Significance and Meaning of Aarti Ritual
Why do Indians perform Aarti ritual?
According to the Wikipedia Aarti, also spelled arti, arathi, aarthi, or arati is ritual in Hindu Religion in which light from wicks soaked in Ghee (purified butter) or Camphor is offered to one or more Deities. Aartis also refer to the songs sung in praise of the deity, when offering of lamps is being offered.
Aarti is an act of respect and love performed by Indians. It is normally performed as a mark of worship and to seek blessings from God or to welcome the guests or on auspicious occasions. For performing Aarati, five small lamps with wicks made of cotton wool and filled with ghee or oil is arranged in a small metal tray along with a conch-shell filled with water, auspicious leaves or flowers, incense or lighted camphor etc. The lamps in the tray are lit and the tray is rotated in a circular motion in front of the deity of the person to be welcomed. The purpose is this act is to ward off evil effects and malefic influence of the 'evil eye'!
How to perform Aarti to Hindu Deities?
In most Temples Aarti to the Deity is performed on a Daily basis. This Aarti to God is accompanied by clapping and singing. The hymns in an Arti which are in praise of the Deities have been composed by Saints and evolved devotees and is an easy medium of worship to the manifest form of God. As the worshipers spiritual emotion for the Deity he worships is awakened during Arti he gains a spiritual experience. The Campor represents our desires which burn out completely without leaving a trace when we take refuge in God. With the Aarti comes the flame which signifies light. The lamps lit allow us to see the beauty of the Lord in all his glory. When singing an Arti, besides clapping mostly musical instruments are played in the background. When offering Arti the platter containing this lit lamp should be waved in a full circle in front of the Deity. The Arti platter, however, should not be waved above the head of the Deity, but should be moved from the Anahat to the Adnya Chakra of the Deity. The significance of placing our hands over the flame and touch our eyes and top of the head at the end means that ‘may the light that illumined the Lord light up my vision and may my thoughts be pure and beautiful.’ At the end of Aarti, Prasad which is first offered to God is distributed amongst devotees. It is believed that consuming Prasad emanate positive vibrations.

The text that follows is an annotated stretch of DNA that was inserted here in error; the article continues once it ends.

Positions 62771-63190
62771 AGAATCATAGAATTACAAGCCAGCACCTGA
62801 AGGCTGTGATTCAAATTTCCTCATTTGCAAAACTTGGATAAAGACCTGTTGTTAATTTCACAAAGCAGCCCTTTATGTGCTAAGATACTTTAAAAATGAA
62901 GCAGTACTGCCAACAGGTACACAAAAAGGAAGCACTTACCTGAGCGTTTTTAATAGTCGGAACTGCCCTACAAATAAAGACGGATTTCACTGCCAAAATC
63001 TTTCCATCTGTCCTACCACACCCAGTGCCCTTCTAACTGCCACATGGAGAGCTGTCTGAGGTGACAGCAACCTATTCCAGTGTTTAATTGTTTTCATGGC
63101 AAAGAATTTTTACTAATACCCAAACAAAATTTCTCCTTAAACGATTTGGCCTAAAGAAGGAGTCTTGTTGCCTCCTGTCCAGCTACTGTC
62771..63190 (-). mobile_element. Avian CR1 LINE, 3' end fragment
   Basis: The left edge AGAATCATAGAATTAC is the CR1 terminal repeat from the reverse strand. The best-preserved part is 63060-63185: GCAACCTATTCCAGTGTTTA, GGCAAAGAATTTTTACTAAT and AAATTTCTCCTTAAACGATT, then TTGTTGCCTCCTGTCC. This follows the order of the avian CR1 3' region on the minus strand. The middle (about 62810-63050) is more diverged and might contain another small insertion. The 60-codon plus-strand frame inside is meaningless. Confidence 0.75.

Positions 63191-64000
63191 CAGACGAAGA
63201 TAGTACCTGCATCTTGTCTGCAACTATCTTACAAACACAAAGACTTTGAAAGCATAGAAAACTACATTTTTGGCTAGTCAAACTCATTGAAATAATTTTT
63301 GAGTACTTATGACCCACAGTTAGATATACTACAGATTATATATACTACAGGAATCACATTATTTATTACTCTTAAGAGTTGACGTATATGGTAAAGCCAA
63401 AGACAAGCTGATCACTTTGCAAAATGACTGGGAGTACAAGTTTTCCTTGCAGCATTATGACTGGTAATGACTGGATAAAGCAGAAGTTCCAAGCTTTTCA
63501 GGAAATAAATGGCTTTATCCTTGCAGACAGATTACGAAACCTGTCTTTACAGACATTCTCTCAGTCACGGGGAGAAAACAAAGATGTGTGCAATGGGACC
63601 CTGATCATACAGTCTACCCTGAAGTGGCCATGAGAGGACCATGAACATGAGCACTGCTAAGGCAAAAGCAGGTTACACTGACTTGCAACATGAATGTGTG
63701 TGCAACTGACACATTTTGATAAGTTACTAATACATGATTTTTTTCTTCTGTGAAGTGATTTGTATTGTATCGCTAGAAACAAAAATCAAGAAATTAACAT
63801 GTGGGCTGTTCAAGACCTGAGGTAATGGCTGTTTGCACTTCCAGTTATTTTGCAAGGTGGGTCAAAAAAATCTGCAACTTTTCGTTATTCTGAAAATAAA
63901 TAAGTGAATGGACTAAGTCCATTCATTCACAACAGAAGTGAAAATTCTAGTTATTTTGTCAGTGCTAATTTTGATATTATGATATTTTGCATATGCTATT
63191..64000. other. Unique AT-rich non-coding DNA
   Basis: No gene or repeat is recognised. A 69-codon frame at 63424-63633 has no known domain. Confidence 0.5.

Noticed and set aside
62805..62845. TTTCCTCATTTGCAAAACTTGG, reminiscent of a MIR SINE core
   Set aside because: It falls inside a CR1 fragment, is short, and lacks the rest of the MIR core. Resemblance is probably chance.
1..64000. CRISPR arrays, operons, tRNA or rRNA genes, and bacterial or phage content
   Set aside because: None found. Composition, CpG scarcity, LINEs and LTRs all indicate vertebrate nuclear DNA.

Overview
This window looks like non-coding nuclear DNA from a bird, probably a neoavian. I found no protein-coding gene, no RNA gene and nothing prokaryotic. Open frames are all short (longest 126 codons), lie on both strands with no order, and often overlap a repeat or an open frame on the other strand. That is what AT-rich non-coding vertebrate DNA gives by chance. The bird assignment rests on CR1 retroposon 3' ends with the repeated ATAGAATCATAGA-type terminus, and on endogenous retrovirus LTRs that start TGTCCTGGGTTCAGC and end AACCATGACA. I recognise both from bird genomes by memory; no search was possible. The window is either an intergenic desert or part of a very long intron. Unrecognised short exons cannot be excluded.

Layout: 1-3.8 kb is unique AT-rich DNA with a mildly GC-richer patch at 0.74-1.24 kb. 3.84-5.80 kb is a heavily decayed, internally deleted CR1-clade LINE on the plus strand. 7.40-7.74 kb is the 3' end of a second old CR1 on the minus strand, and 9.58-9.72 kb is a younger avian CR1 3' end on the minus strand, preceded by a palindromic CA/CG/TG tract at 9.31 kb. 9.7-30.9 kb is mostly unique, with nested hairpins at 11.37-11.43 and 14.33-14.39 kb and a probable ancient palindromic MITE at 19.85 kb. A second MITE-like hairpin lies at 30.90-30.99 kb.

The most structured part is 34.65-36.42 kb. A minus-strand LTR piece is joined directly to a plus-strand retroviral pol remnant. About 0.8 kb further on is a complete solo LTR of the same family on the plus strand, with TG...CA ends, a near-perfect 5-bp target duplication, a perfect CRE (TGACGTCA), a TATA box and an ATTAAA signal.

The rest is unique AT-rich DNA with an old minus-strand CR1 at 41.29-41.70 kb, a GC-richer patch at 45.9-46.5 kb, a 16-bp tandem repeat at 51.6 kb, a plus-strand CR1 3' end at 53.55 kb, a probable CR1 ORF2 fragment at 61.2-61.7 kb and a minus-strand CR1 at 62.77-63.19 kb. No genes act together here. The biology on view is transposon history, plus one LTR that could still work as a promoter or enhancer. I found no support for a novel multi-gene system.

The Arati Ceremony Explained
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